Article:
Originally published in Kindred Spirit, 2011.
In a recent survey by Watkins Bookshop, Eckhart Tolle was listed as the ‘most spiritually influential living person on the planet.’ You might think that such a person would be someone who is a major presence in the media, and who appears regularly in public. However, Eckhart rarely gives interviews to the mainstream media and over the last few years, he hasn’t given very many talks. He isn’t a particularly prolific author either. So how did he become so influential?
I was interested in interviewing Eckhart for my recent book Out of the Darkness, because he’s an example of a phenomenon which I have become more and more aware of in recent years – the power of turmoil and stress to bring about a shift into enlightenment.
As readers of The Power of Now will be aware, until the age of 29 Eckhart lived in a state of anxiety and depression. As he described it to me when I interviewed him for my book, ‘There was a sense of great fear of life: fear of the future, fear of the meaninglessness underneath it all, but not wanting to fully face that meaninglessness and find out what underlies it.’
There were some external factors in Eckhart’s depression. One was his parents’ unhappy marriage, and the continual conflict between them. He had also been unhappy at school, where he felt like an outsider: ‘I didn’t fit in. I remember my closest friend at school had a severe physical handicap. Most people didn’t want to have anything to do with him. I was an outsider for inner reasons, and he was an outsider for physical reasons.’
Another external factor was Eckhart’s lack of social roots. After his parents separated when he was 13, he moved countries twice, first to Spain then to England. In England, he found that he could boost his sense of identity through intellectual pursuits. He did a degree at the University of London, worked hard and got a first, and went on to do post-graduate studies at Cambridge. But this success didn’t bring him any contentment: ‘The more I pursued my intellectual search, the stronger the sense of despair became…In every ego satisfaction there is always fear that it’s not enough. The more you present a facade to the outside world of confidence, the greater the unconscious fear grows. That’s why people need to play roles.’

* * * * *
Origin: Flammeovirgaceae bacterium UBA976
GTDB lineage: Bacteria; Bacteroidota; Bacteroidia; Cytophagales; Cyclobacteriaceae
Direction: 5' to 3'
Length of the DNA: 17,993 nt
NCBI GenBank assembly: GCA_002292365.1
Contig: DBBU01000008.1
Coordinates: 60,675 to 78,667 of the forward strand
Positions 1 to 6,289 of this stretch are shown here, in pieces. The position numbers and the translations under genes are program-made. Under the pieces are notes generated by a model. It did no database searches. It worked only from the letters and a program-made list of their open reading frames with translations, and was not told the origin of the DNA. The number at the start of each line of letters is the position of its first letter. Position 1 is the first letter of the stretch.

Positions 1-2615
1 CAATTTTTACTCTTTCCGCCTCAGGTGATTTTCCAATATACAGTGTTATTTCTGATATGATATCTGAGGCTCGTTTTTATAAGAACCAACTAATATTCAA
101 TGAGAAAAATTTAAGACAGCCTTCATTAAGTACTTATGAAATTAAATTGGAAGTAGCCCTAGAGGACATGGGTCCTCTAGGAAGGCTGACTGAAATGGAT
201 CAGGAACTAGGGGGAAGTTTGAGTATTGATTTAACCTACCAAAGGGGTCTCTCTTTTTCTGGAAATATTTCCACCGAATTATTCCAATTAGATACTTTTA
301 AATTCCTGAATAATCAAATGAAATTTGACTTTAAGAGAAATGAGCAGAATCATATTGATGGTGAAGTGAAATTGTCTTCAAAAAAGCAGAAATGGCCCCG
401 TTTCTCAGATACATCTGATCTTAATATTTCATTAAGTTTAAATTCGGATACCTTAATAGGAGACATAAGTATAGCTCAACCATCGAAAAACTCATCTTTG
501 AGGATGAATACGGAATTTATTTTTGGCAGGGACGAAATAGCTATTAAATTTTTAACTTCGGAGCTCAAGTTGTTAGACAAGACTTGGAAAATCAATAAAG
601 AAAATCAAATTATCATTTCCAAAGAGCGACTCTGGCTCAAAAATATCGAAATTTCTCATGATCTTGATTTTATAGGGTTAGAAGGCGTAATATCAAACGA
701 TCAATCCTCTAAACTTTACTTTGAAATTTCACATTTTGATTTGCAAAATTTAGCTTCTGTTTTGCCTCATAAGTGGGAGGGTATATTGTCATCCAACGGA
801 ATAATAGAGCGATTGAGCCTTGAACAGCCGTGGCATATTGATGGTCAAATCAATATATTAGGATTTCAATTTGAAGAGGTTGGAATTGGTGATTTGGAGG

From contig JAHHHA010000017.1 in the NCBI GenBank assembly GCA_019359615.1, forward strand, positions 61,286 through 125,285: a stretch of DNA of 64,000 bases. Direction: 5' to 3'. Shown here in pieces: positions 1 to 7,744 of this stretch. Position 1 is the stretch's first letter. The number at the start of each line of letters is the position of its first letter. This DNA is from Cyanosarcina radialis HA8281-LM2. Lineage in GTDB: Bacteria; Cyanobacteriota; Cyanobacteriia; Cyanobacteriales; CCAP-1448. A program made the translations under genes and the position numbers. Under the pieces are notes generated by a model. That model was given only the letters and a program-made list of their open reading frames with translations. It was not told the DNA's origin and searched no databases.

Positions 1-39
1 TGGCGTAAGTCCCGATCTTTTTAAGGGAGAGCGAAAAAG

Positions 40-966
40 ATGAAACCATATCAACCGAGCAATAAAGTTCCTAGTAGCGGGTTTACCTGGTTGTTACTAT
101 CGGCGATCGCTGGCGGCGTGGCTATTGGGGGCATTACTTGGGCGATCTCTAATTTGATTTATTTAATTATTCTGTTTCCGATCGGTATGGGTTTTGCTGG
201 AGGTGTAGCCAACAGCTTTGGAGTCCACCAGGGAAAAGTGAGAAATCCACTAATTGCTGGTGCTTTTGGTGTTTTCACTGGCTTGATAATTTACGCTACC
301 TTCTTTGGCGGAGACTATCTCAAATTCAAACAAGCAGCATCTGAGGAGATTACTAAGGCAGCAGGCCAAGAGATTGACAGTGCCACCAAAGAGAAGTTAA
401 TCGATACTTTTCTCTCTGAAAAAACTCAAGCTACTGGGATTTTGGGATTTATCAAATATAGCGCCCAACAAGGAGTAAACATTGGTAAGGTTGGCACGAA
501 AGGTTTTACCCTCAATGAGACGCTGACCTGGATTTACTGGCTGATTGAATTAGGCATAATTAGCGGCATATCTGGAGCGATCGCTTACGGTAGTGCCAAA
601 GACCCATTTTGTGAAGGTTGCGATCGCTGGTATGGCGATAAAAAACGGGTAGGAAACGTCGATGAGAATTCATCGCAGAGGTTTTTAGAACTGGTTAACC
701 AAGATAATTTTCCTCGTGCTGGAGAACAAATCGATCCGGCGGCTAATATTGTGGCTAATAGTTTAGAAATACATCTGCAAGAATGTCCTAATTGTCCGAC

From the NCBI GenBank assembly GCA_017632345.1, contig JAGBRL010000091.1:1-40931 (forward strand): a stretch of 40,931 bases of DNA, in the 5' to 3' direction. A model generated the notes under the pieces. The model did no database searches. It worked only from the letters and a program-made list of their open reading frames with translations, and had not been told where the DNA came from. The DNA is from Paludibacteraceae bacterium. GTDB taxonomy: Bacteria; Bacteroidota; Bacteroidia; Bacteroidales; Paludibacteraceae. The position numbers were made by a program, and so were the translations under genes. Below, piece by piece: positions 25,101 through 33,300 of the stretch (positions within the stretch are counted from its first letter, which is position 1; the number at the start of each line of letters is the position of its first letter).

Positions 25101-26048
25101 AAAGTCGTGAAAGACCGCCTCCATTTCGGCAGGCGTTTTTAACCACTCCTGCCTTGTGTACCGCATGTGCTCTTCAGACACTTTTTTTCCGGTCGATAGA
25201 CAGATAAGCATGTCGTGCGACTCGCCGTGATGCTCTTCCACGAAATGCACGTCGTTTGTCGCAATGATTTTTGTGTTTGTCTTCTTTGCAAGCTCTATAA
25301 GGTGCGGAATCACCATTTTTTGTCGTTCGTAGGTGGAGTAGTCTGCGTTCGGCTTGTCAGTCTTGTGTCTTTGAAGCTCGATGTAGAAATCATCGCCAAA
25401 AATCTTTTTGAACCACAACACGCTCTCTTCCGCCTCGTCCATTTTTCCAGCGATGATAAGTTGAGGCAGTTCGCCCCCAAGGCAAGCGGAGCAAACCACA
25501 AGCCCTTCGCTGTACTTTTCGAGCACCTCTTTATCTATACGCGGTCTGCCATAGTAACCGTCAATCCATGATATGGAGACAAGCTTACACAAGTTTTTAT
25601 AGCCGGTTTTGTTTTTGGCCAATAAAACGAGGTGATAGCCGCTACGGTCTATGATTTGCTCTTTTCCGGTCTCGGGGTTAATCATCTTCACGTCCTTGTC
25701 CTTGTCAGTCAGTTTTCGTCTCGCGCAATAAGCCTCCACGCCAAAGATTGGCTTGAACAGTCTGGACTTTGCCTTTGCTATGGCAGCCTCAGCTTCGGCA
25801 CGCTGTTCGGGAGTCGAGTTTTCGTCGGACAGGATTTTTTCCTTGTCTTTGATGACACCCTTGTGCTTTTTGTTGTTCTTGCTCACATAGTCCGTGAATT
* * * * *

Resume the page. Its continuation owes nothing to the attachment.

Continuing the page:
This growing despair culminated in the transformation described in The Power of Now, when, on the brink of killing himself, Eckhart’s ego dissolved away, leaving him in a state of pure peace. He experienced not a break down, but a ‘shift up’ into a state of enlightenment.
Although he wasn’t completely aware of it at the time, one of the major psychological changes he underwent was that his mind became quiet; the ego’s incessant ‘thought-chatter’ had stopped. As he told me: ‘There were long periods in my daily life where there was no thinking. I was no longer identified with thought processes. Those compulsive automatic processes had subsided, the noisy mind which I had identified with, which had covered up the deeper dimension within me.’
Although he was very well read, Eckhart knew little about spiritual states or traditions, and so didn’t fully understand what had happened to him: ‘Being able to talk about it to others, to explain it to others, let alone help them – that came years later. A sudden awakening doesn’t mean a sudden understanding. I only knew I was at peace and I didn’t know why. But because I felt at peace, I felt very drawn to investigating spiritual teachings and schools and religions.’
It has now been more than 30 years since Eckhart’s transformation, and his awakened state has never faded, although there are sometimes fluctuations in its intensity: ‘Sometimes the underlying peace is just in the background; at other times it becomes so all-encompassing that it almost obliterates sense perceptions and thoughts and what one would usually consider one’s life. Even when things in the foreground might seem turbulent, in the background there is some sense of stillness and peace.’
Although its intensity is perhaps unusual, the transformation Eckhart experienced is not uncommon. For Out of the Darkness, I spoke to 32 other people who went through a spiritual transformation after intense turmoil in their lives – people who were ill with cancer or ME, who reached ‘rock bottom’ through alcoholism, became severely disabled, or suffered from severe depression or intense stress. Like Eckhart, they all reached a point where they thought they were completely lost and broken, where they felt they had no choice but to give up and surrender to their predicament. And at the moment something shifted inside them. Suddenly they felt a sense of lightness and freedom. The world seemed a different place, with a new sense of meaning, harmony and beauty. And although the initial intensity of experience faded, the shift remained. They felt re-born, with a new identity. Years later – even decades – they were still filled with inner peace.